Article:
Liste des signataires

Nous, les signataires, sommes des analystes de systèmes énergétiques et beaucoup d’entre nous sont actifs dans la communauté Open Energy Modelling Initiative (openmod).4 Néanmoins, nous signons ici simplement à titre individuel.

L’Open Energy Modelling Initiative a été créée en septembre 2014 pour promouvoir la modélisation open source et les données véritablement ouvertes. La communauté compte environ 900 membres abonnés à sa liste de diffusion et 800 dans le forum de discussion. À ce jour, la communauté openmod a organisé 14 ateliers, et notre prochain événement post-Covid est en cours de planification.

Les ressortissants des 18 pays suivants sont représentés dans la liste des signataires : Albanie, Autriche, Belgique, Canada, Danemark, France, Allemagne, Inde, Irlande, Italie, Pays-Bas, Nouvelle-Zélande, Norvège, Afrique du Sud, Espagne, Suisse, Royaume-Uni et Etats-Unis.

Comme indiqué, certains des signataires transmettront des copies de cette lettre ouverte à leurs gouvernements respectifs afin de mettre en évidence le problème dans un contexte national.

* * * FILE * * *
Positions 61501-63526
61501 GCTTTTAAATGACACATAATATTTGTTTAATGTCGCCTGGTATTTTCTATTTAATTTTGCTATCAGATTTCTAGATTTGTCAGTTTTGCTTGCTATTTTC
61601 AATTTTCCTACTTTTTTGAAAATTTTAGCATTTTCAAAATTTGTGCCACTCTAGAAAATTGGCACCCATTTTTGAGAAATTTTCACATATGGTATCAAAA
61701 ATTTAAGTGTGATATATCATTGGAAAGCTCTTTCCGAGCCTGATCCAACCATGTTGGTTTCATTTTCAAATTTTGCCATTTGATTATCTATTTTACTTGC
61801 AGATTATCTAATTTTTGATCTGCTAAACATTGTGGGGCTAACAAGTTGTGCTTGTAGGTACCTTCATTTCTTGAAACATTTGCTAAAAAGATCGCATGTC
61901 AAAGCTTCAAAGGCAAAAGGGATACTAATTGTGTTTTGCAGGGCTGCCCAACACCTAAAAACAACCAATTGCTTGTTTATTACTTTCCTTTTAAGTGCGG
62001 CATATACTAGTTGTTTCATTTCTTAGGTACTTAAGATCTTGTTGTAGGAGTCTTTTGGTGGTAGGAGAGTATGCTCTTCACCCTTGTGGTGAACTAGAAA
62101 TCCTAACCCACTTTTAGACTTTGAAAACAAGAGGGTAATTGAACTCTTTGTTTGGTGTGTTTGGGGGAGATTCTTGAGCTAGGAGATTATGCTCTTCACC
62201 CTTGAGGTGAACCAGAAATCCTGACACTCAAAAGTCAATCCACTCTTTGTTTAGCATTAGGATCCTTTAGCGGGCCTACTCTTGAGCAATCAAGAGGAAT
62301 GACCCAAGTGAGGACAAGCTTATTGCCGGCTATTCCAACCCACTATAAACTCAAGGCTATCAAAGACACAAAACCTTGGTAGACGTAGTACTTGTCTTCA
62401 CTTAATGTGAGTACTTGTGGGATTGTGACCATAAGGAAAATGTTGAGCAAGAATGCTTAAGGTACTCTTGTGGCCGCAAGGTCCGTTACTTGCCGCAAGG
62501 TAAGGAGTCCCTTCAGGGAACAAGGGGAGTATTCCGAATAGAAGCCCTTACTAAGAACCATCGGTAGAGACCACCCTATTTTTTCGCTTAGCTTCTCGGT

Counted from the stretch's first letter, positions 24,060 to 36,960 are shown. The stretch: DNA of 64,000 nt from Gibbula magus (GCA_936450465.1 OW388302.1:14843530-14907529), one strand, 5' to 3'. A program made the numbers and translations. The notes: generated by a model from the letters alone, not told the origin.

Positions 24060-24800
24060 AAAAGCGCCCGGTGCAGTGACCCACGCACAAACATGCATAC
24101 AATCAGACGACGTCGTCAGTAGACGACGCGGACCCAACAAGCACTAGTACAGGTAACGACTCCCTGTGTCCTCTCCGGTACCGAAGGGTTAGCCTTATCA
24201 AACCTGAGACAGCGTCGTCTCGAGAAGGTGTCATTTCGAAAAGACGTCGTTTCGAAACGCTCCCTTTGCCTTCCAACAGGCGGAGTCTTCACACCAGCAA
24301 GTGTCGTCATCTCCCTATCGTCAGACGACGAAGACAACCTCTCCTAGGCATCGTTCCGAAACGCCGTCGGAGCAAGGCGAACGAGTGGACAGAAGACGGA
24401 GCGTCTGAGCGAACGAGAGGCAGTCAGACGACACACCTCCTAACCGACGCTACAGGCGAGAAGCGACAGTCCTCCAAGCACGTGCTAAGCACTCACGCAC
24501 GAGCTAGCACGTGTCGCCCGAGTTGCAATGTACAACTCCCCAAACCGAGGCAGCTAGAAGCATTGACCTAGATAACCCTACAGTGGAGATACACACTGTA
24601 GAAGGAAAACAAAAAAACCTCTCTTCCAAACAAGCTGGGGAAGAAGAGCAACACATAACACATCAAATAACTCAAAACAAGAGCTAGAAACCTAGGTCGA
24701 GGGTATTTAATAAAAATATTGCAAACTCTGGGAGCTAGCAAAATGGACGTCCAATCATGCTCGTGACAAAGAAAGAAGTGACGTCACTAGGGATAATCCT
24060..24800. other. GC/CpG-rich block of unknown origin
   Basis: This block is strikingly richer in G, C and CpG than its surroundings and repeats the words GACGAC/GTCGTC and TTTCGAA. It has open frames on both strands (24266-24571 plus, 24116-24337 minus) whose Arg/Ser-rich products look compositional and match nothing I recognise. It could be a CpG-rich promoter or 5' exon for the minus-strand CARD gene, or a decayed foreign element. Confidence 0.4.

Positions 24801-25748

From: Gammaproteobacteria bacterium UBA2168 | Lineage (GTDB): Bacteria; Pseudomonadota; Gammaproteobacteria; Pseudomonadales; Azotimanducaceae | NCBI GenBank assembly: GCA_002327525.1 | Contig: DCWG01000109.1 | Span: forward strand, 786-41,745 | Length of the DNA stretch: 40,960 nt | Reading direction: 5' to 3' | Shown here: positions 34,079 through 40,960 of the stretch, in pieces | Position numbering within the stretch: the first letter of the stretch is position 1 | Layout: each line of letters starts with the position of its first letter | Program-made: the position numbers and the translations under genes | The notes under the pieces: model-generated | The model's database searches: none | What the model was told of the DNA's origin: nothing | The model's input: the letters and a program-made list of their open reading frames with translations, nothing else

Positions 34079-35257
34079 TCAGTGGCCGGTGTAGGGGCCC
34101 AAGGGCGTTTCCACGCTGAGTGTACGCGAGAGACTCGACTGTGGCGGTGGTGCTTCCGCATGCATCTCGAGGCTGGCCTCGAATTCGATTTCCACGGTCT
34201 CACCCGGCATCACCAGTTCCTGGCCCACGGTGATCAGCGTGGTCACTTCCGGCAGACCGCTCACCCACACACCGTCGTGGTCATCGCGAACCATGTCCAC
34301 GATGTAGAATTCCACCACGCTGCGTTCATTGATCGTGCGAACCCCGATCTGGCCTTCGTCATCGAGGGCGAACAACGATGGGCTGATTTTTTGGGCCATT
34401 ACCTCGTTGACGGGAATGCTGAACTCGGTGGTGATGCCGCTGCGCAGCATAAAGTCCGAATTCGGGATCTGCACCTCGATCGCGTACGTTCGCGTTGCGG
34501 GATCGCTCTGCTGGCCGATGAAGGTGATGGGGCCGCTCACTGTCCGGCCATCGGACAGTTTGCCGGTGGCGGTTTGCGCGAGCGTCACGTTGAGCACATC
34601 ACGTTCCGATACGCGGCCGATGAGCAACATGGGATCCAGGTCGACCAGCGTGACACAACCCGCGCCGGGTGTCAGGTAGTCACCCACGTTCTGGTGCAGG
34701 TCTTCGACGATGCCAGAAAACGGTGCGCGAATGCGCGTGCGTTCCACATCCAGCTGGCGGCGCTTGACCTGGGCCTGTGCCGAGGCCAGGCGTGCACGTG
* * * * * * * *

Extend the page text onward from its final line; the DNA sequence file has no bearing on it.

Merci de noter que les 37 signataires ne sont pas listés dans cette lettre pour des raisons de respect de vie privée.


Comission Européenne (26 Juin 2019). Directive (EU) 2019/1024 of the European Parliament and of the Council of 20 June 2019 on open data and the re-use of public sector information — PE/28/2019 REV/1. Official Journal of the European Union. L 172: 56–83.

AIE (Mai 2021a). Net zero by 2050: a roadmap for the global energy sector. Paris, France: IEA Publications.

AIE (Mai 2021b). Net zero by 2050 scenario — Data product. International Energy Agency (IEA). Paris, France.